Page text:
7 Pros and Cons of Divorce Mediation - The Houston Family Law Blog

The Houston Family Law Blog

7 Pros and Cons of Divorce Mediation

Divorce mediation is a popular alternative to litigation for couples to resolve their disputes and negotiate the terms of their divorce. When it comes to something as painful and personal as eviscerating familial ties, mediation can be a saving grace. A neutral third party can help keep the discussion focused on problem-solving rather than finger-pointing. But it may not be for everyone.

Here are seven pros and cons of divorce mediation:

Pros

  1. Financial cost. Since settlement is generally quicker via mediation, costs are reduced. Generally, litigation is much more expensive than divorce mediation.
  2. Emotional cost. Unlike divorce litigation, mediation allows couples to avoid the "winner-loser" risks of trial, protect confidentiality, and decrease stressful conflict.
  3. Relationship. Since the goal of mediation is to promote reconciliation, understanding, and settlement, the process helps couples foster a continuing relationship (often for the sake of their children) and equips them with techniques to help them resolve future conflicts.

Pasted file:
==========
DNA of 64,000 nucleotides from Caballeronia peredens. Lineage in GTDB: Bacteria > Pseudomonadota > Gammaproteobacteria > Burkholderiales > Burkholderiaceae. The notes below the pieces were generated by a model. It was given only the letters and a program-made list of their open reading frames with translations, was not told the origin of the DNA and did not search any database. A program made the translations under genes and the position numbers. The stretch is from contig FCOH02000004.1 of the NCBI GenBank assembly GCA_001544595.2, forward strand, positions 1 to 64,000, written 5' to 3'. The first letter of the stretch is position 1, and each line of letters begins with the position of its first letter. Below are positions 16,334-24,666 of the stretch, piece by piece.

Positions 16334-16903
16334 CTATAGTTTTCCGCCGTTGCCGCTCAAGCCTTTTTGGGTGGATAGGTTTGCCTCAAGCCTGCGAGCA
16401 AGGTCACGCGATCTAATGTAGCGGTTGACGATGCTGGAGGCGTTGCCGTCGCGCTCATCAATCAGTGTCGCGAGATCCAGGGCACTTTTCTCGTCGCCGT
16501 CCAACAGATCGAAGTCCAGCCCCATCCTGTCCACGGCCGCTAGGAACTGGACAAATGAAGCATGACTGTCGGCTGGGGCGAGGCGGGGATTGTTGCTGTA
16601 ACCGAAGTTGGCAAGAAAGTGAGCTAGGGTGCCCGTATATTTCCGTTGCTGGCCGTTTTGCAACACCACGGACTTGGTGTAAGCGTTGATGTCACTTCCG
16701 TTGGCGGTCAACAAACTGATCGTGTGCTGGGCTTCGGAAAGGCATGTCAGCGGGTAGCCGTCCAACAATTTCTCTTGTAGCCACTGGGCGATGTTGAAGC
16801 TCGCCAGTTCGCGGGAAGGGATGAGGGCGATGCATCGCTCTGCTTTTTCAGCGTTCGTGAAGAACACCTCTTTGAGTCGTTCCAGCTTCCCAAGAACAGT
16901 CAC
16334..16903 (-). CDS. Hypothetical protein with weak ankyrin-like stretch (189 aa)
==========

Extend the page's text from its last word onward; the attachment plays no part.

4. Satisfaction. Due to the collaborative spirit of mediation, couples who mediate their divorce settlements often find greater satisfaction than those who duke it out in court.

Cons

  1. Communication imbalance. Mediation's informal setting is a double-edged sword. If one party is timid and the other party is aggressive, the communication imbalance may materially affect the outcome of the mediation. In such cases, a more formal setting like court may be better to find the fairest outcome.
  2. Domestic violence. Victims of domestic abuse may not get a fair shake from divorce mediation if they are hesitant to communicate freely out of fear of retaliation. Many mediators are now trained to identify victims of abuse, according to Mediate.com. Still, many victims go unrecognized and unfairly appear as though they're not participating in the mediation in good faith.
  3. Failure. If the parties can't reach an agreement via mediation, the parties will have to go through the time-consuming and expensive process of trial. This adds trial to the burdens of going through the whole rigmarole of mediation.

For more information, check out FindLaw's section on mediation and consult with an experienced Houston Family Law attorney.

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